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The Oracle

Drinking culture, religion and networking opportunities

updated on 24 May 2022

Dear Oracle

I want to network with my colleagues but I don’t want to drink alcohol – what do I do?

The Oracle replies

Reading time: two minutes

It can be tempting to avoid attending work socials because of the strong drinking culture but don’t let this cloud your mission to network and meet people inside and outside of your department. 

Networking is a key skill that aspiring lawyers and lawyers always must exercise. You network to secure a training contract and even after you’ve secured it, you must attend client lunches or after work socials and drinks. 

Read this LCN Feature to discover how to get the most out of networking: ‘LawCareers.Net guide to networking’.

The drinking culture is prominent in most law firms unfortunately, so it’s worth requesting that non-alcoholic drinks are available beforehand. You can do this by reaching out to your supervisor or a manager who should be able to arrange this for you (as you’ll certainly not be the only one that won’t be drinking!).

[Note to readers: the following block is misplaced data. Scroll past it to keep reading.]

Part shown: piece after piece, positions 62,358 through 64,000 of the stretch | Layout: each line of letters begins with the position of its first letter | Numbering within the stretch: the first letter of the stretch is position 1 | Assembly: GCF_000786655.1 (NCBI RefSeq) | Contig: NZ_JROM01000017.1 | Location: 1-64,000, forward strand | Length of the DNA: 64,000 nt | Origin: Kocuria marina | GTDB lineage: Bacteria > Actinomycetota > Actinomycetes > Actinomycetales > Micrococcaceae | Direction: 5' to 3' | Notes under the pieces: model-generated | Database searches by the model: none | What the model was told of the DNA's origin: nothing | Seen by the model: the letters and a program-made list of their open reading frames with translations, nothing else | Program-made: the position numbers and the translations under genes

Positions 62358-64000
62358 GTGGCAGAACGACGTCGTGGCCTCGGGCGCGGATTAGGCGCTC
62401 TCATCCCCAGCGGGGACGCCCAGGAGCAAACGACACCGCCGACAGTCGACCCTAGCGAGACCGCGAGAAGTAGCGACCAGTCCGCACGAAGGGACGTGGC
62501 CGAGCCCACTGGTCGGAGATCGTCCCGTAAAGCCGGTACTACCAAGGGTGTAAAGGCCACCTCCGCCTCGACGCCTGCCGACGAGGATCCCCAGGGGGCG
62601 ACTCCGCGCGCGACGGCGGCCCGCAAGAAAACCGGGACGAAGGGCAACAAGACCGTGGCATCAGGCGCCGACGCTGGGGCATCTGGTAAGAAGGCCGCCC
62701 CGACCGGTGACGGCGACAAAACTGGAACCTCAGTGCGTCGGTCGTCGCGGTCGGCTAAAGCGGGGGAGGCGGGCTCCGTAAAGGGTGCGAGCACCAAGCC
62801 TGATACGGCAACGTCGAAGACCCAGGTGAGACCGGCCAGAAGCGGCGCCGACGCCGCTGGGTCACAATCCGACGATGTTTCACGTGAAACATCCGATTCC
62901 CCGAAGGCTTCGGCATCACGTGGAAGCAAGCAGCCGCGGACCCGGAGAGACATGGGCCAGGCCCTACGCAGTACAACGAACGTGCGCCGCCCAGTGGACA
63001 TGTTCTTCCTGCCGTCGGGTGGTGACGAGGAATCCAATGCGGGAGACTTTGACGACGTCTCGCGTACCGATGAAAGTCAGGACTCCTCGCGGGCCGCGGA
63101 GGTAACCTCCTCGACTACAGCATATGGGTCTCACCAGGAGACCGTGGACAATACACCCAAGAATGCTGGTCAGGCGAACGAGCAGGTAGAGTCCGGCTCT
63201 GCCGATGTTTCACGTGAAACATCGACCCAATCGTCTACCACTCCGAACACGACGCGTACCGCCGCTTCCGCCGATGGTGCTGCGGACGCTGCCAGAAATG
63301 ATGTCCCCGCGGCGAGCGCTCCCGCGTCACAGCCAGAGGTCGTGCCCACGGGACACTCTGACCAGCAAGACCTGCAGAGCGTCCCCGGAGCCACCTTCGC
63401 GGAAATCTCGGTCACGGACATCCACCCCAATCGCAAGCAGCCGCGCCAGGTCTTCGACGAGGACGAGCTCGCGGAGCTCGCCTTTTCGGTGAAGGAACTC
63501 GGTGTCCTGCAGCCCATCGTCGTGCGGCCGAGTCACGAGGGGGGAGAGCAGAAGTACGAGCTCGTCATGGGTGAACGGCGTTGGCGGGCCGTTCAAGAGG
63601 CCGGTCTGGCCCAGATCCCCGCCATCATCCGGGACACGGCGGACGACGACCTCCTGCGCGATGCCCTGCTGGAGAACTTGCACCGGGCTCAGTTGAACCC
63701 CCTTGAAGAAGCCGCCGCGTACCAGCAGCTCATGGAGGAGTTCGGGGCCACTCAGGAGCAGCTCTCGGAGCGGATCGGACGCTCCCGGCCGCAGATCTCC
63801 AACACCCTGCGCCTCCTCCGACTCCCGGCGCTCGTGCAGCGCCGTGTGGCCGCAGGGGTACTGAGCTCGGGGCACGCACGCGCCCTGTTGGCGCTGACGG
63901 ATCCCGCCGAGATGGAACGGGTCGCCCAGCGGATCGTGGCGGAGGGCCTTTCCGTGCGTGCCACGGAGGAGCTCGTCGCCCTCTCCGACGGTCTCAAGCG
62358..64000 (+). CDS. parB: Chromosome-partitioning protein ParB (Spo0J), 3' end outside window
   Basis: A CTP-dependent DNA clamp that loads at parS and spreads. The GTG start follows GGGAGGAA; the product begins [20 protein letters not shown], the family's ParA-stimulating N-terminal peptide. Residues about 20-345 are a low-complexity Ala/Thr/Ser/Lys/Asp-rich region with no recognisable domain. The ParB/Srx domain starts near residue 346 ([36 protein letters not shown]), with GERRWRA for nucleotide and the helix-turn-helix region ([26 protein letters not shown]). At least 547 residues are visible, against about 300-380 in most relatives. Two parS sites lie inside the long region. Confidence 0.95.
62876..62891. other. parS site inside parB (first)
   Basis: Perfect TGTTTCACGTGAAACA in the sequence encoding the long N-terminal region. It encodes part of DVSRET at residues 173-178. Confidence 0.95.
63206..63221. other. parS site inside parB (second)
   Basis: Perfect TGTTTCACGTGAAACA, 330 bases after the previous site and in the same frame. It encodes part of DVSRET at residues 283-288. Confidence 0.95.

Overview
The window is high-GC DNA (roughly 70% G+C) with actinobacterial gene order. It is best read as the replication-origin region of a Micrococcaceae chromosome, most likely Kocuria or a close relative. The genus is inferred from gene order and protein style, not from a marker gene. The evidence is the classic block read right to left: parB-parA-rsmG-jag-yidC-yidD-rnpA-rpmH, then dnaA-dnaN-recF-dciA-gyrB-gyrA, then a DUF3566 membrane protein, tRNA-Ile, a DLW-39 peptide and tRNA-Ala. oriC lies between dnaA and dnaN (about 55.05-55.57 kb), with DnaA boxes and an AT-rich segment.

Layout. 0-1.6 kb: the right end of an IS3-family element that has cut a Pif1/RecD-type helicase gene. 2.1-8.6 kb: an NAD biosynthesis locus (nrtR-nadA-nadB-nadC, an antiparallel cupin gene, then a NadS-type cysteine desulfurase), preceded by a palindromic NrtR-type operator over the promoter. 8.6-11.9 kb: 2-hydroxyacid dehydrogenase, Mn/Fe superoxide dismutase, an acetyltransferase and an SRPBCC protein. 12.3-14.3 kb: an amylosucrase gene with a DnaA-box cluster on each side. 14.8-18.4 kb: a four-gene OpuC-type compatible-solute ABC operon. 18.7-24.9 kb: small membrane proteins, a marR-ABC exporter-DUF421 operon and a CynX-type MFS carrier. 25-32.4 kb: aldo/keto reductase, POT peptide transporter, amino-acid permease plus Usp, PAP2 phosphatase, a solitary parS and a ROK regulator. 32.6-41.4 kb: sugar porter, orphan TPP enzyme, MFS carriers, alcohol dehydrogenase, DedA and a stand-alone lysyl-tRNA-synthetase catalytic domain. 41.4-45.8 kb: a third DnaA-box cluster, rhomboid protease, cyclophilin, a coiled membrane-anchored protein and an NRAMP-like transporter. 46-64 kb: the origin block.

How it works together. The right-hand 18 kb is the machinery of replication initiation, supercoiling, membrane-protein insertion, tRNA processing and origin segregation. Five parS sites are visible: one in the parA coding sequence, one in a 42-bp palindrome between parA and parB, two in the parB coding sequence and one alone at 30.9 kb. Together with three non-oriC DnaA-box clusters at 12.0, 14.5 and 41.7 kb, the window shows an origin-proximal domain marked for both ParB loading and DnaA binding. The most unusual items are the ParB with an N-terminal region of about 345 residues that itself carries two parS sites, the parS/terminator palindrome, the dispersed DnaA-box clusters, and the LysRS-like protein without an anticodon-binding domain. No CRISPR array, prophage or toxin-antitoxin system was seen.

When you’re at the social event, (it might sound silly) but try not to focus on the alcohol around you and instead focus on getting the information you need from the people in attendance. You can see it as a mission. Don’t ever feel pressurised whatsoever to drink alcohol just because everyone else is. 

Maab Saifeldin, Flex Legal trainee solicitor who is currently on an in-house secondment, says: “If you don’t feel comfortable attending an event that serves alcohol and there’s somebody important that you’d like to speak to, you can reach out to them on LinkedIn. Simply explain how you weren’t able to attend the event due to religious reasons however you’re keen to get to know them and suggest meeting up over a coffee.”

Offering non-alcoholic drinks creates a more inclusive environment and communicates to attendees and employees that their experience with the firm is important because it ensures everyone is catered for. Firms should hopefully be happy to accommodate you and your requests to to ensure you feel at ease at such events. It’s imperative that a firm’s culture is inclusive and welcoming to all employees, and not just the majority.

To find out how law firms and employers can support Muslims during Ramadan, read this LCN Feature: ‘Ramadan: how law firms can support their employees’.